Condemnation of this act by the government and the establishment was quick to appear. As always, this was followed by the race between the PM, COAS and others to reach the site as soon as possible to ensure that photo ops were timely. They saw the carnage and the wounded and then they both decided that the best way of explaining away this huge loss of a whole generation of Balochistan lawyers, was to tell the people of Pakistan that the attack was targeted at the CPEC, the China-Pakistan Economic Corridor. Both the PM Nawaz Sharif and the COAS Raheel Sharif said exactly the same thing, giving precedence to a road over human lives.

It is as if they are trying to drum into the heads of the Pakistani people that their lives are being lost because the “external forces” are jealous of the heaven that this country is and the mega-heaven it will become once the CPEC is operational.

How dare you talk to us in this condescending manner? How dare you tell us that the promises you made under the guise of the National Action Plan (NAP), where you were supposed to get rid of these terrorist activities, have been fulfilled and these attacks now happen because people are actually jealous of the wonder that is this country? How dare you say this to people who lose their family members on a daily basis and expect them to join in your jingoism? We do not want our loved ones to be “shaheed”. That is not our job or our desire. We do not want to send our children out and spend the day in fear that they may not come back. We do not want to be parents of “shaheeds” nor do we want to be their children. We ourselves do not want to be “shaheed”.

This kind of jingoistic rhetoric is useless and dangerous. All that has done for 68 years is lead us to this point. Nothing has been done to expunge the ideal of jihad and Islamism from the minds of our generations. The idea that you planted. And now, on the one hand you allow various supposedly banned organizations to hold rallies all over the country, sporting flags with Raheel Sharif’s picture on them and on the other hand tell us that your road is the reason why 70 people were killed? How dare you?

It is like you have so little regard for our intelligence that you think this rhetoric will still work. No, it won’t. We do not want you to rally us around with your hyper patriotic flag waving and your sponsoring of propaganda songs and movies. We want you to do your jobs; which is to protect the citizens of this country.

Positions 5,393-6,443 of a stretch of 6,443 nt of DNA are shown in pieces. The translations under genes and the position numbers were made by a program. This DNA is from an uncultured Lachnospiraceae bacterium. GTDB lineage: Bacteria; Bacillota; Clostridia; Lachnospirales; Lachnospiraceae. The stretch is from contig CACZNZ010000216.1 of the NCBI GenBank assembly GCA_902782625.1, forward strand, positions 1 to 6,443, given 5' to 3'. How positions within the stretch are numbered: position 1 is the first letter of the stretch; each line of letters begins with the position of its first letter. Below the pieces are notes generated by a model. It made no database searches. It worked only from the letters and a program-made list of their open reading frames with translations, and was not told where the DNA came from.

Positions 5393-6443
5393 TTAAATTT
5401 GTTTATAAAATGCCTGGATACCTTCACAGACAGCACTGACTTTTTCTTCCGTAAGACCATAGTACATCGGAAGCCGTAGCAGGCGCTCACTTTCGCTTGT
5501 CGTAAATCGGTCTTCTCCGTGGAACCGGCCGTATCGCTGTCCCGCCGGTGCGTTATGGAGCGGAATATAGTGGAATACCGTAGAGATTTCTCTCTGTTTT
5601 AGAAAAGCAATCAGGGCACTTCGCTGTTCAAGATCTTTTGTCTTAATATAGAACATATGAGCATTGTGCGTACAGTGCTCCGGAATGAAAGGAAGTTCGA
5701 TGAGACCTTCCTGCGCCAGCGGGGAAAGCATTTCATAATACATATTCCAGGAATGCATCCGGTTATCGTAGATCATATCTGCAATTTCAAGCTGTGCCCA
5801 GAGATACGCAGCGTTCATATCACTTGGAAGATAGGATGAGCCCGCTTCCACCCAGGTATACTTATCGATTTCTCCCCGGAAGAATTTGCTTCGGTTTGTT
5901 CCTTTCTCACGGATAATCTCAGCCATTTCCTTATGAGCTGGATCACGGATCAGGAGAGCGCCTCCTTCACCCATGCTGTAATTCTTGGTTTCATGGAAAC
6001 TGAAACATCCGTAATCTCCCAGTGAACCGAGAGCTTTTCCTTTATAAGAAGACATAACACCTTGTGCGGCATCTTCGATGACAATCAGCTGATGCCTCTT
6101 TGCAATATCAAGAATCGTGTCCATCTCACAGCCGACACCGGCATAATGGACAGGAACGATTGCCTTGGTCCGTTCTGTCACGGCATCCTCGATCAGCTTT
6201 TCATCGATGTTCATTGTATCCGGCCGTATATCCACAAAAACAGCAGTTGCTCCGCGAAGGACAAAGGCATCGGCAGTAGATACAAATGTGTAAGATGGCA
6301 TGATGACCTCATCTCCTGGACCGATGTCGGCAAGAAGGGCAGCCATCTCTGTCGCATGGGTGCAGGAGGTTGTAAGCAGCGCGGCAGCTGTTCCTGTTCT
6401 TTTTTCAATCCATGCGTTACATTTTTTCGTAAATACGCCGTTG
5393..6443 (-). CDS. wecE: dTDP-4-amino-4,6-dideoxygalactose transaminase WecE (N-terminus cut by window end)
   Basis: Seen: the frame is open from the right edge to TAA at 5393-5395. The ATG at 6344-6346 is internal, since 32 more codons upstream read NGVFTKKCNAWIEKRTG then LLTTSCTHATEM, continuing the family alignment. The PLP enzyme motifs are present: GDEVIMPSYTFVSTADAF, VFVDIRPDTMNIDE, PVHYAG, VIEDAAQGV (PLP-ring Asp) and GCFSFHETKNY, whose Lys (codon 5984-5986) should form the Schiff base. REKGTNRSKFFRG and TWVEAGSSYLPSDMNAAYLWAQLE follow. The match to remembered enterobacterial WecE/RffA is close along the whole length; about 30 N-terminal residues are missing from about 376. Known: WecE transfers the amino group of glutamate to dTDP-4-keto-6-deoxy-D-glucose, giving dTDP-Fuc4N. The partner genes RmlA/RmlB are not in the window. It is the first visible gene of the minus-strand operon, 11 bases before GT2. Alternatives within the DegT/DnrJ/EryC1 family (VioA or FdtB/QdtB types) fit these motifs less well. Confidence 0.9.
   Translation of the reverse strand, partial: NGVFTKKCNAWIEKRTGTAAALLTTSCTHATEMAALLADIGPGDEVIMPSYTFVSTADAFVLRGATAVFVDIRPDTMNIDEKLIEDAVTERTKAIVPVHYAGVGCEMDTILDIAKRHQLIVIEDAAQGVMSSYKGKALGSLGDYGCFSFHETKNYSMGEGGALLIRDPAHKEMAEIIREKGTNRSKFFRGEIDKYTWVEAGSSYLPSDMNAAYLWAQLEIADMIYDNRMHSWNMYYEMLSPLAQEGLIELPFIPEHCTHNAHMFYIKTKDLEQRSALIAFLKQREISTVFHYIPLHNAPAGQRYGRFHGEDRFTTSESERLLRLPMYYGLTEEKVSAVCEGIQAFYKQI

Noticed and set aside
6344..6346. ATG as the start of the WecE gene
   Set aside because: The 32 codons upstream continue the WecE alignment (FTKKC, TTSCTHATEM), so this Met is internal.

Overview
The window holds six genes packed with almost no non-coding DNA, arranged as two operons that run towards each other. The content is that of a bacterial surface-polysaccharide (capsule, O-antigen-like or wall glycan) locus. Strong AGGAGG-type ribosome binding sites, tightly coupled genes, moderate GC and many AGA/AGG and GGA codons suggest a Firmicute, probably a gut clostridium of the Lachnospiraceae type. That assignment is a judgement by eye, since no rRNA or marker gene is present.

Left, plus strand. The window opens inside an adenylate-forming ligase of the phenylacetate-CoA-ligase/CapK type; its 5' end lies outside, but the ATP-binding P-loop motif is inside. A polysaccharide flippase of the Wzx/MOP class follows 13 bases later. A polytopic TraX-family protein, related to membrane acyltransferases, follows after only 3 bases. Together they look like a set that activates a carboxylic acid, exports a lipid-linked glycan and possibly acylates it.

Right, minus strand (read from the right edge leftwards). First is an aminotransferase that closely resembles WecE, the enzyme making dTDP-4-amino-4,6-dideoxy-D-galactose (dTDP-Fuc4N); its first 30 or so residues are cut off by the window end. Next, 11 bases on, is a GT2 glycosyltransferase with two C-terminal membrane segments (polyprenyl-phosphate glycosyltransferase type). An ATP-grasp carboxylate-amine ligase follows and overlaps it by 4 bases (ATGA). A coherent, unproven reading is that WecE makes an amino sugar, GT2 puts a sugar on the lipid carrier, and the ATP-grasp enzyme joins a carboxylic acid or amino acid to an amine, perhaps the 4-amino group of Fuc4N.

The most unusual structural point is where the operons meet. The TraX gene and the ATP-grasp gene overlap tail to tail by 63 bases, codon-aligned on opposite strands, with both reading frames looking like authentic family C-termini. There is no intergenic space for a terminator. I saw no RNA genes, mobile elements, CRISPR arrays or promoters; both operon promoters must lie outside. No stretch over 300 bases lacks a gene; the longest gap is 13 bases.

I for one do not believe that the enemy has been weakened. And I take offence at the statements that these latest spree of attacks are “soft targets”. How are countless human lives soft targets? The people who lost their lives in Quetta were as important to this country and their families as any soldier. And they were certainly more important than a road or an army barrack.

So stop pouring salt on our wounds by being so devoid of humanity that you compare our lives to infrastructure. Do your job. If it is RAW go after it, if it is TTP go after it. Don’t expect us to nod along with you when you make stupendously pathetic statements. Do your job and stop acting like our lives do not matter. We are sick of it.

Published in The Nation. 


(Published in Sedaa – Our Voices)

You cannot secretly revere the doctrine that promotes Jihad, endorses misogyny, homophobia and other singularly inhumane aspects and then say that it does not endorse these things. Accept it, reform it and join the rest of the world in the 21st century. Other religions have done so and moved on. It is your turn now.

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No CII, I do not want Sharia to dictate my rights

(Published in The Nation Pakistan)

Muslims have this tendency of explaining to others that Islam provided rights to women in an era where they did not have those rights. I tend to disagree with that but that is a whole other debate. Let’s assume that they were provided with these rights. And these rights were perfect. The thing to understand is that they were perfect for 7th century Arabia.  They are not perfect today. In fact, they are not even rights but just methods to subjugate women.

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Pakistan and its terrorists

Keeping with the tradition in Pakistan, whereby each time after a terrorist attack, fingers are pointed at someone else, this time again blame was laid squarely at the door of others.

The establishment’s favourite boogeyman is India and sure enough the news that the terrorists that shot to death almost 30 people at Bacha Khan University, were affiliated with the Indian intelligence agency RAW, started making the rounds soon afterwards. The government machinery was quick to respond after the attack by blaming each other as well.

The question that the citizenry however was asking was simple. What happened to Zarb e Azab, the military action started a year and a half ago to wipe out militants from the country’s north? While the strikes against the militants may have seen some success, questions still arise as to why then the militants are able to carry out attacks, such as the one on Bacha Khan University.